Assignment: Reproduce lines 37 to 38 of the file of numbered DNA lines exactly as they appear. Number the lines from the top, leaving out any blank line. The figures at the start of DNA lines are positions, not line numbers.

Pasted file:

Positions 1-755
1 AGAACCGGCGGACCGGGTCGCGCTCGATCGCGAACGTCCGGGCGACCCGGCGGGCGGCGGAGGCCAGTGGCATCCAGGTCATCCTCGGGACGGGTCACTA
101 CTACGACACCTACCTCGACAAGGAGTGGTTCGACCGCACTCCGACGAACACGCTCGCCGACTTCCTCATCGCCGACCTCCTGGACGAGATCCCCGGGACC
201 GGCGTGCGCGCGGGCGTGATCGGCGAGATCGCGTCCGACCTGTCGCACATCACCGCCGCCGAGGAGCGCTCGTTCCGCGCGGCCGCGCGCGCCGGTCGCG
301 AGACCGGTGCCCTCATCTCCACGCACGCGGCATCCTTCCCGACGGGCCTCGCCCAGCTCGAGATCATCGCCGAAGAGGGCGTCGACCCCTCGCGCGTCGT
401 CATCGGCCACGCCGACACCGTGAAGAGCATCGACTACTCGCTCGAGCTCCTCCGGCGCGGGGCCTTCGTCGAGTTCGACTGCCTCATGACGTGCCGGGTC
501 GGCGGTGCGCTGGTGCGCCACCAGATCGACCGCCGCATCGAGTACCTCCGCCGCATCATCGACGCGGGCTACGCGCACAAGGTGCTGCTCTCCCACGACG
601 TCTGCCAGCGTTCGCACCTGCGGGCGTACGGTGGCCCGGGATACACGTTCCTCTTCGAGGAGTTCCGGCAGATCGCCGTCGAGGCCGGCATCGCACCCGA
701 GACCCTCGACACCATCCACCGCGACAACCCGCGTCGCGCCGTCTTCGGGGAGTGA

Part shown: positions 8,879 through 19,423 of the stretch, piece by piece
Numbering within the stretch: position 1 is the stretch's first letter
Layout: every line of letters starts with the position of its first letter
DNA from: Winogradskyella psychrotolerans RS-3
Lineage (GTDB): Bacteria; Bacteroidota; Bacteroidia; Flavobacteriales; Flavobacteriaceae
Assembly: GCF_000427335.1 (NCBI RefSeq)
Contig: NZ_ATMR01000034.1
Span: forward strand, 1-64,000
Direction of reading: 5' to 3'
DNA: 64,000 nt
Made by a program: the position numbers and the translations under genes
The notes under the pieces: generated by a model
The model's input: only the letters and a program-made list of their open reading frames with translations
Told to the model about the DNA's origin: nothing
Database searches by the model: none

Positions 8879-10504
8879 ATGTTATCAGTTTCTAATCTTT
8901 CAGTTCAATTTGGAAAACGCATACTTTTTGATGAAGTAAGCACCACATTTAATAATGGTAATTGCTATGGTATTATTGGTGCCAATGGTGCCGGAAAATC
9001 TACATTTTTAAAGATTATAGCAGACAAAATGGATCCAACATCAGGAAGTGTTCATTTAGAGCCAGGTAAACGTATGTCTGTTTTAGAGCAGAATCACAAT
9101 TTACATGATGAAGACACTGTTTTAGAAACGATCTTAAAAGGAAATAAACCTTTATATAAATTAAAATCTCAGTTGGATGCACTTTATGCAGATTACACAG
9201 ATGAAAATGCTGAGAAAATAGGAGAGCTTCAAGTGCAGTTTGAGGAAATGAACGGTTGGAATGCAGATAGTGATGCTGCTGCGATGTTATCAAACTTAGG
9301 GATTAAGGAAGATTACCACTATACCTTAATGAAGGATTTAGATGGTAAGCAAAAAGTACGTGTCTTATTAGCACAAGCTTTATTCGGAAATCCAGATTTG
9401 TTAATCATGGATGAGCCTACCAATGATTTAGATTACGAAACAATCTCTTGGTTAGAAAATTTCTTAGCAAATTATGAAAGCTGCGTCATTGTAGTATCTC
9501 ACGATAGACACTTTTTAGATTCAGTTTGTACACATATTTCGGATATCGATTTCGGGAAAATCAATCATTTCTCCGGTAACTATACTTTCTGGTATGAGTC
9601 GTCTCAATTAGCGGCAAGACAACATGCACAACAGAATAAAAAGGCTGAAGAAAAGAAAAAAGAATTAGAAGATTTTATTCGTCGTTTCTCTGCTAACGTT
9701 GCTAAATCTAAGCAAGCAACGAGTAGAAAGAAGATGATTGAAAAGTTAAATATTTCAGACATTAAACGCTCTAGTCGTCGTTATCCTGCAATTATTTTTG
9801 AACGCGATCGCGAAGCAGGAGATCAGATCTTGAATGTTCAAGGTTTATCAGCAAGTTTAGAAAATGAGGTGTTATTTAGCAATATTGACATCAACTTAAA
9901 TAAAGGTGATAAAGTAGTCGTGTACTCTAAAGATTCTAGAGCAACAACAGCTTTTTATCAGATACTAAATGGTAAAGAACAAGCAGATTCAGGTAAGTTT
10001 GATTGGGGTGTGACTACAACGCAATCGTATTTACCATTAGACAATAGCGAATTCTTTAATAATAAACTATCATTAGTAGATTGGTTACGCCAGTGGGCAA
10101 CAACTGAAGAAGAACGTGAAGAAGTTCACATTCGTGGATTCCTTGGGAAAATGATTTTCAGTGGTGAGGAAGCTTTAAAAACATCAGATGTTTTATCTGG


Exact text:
9901 TAAAGGTGATAAAGTAGTCGTGTACTCTAAAGATTCTAGAGCAACAACAGCTTTTTATCAGATACTAAATGGTAAAGAACAAGCAGATTCAGGTAAGTTT
10001 GATTGGGGTGTGACTACAACGCAATCGTATTTACCATTAGACAATAGCGAATTCTTTAATAATAAACTATCATTAGTAGATTGGTTACGCCAGTGGGCAA